And some of our allies and partners are training Ukraine's forces, some are refurbishing Ukraine's equipment, and some are providing spare parts and combat enablers as well. Countries, including the Czech Republic, Poland and the UK, are working with their domestic industrial bases to find ways to help Ukraine even more quickly, and other countries, such as our Baltic and Australian allies, continue to generously deliver items from their own stockpiles.
I'm especially grateful to Poland for serving as a linchpin of our security assistance efforts, as well as donating more than $1.7 billion in military equipment. I'd like to thank Norway for its strong cooperation in providing Ukraine with the NASAMS air defense system. I'm very thankful to these countries and to all the countries that have offered aid. I'm confident that these efforts will continue to grow.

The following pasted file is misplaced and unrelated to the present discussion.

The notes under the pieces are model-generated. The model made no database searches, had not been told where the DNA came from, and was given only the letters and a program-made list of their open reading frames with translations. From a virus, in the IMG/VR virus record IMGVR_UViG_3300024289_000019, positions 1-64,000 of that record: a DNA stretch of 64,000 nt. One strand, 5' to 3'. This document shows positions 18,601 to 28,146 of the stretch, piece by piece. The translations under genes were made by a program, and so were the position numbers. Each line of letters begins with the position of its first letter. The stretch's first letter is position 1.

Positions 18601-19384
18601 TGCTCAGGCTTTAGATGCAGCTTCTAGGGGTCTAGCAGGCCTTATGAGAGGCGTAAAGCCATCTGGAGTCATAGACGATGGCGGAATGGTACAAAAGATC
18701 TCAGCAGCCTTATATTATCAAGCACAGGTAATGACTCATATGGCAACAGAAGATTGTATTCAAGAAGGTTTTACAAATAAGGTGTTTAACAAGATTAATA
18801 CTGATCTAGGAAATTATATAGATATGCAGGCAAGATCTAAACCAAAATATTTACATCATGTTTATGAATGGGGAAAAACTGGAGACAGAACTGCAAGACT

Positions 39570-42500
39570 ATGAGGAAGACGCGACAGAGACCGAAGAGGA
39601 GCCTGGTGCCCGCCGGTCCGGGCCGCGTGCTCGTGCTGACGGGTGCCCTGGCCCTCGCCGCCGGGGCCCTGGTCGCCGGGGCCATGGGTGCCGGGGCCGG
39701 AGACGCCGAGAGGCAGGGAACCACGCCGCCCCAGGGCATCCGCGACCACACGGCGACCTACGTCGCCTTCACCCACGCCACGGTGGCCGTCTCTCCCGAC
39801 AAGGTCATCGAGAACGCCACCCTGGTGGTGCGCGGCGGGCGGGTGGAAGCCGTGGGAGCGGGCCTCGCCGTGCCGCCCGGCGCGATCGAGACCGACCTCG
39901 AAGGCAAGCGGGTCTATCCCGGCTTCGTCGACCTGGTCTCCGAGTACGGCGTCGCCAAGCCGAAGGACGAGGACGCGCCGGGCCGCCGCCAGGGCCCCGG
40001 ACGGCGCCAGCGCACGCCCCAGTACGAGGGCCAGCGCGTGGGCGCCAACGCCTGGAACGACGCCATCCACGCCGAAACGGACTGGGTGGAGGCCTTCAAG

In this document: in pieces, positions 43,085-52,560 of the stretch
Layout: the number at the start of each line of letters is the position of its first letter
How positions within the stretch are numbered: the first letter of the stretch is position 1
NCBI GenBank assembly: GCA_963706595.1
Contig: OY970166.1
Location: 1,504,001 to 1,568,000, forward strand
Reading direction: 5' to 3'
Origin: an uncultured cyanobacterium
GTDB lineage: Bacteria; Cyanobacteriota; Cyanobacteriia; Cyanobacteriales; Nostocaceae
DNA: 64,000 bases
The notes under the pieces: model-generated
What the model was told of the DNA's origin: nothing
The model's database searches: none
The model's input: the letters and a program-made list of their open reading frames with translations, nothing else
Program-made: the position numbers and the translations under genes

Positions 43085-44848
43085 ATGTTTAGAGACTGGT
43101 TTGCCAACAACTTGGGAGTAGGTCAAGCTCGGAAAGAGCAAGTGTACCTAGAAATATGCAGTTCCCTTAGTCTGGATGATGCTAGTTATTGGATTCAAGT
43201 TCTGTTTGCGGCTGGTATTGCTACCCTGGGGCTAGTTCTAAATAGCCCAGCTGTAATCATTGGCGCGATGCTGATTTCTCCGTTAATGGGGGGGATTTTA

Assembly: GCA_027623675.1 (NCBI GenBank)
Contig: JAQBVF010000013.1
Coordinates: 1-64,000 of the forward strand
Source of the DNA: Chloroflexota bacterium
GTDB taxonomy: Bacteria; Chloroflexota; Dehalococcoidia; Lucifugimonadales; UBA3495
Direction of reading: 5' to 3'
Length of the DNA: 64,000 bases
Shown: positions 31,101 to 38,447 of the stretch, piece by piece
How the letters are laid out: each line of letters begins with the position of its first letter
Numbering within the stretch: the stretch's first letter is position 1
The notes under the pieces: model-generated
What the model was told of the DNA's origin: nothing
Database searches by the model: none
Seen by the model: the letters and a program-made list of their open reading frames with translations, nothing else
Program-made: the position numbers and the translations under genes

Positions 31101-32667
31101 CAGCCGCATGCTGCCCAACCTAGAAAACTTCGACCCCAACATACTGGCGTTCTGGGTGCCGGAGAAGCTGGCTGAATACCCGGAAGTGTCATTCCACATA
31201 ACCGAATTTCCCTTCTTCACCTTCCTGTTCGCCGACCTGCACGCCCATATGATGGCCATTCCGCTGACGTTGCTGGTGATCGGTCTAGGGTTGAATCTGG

Now, as you know, we've provided the Ukrainians with 12 HIMARS multiple-launch rocket systems to further strengthen their long-range fires capability and I think that everyone here understands the difference that they've made on the ground.
As you heard me say, we're also committed to providing two NASAMS air defense systems to help Ukraine protect its troops and its civilians from Russian missile attacks. And we're committed to sending more HIMARS munitions and precision-guided artillery ammunition and other vital support.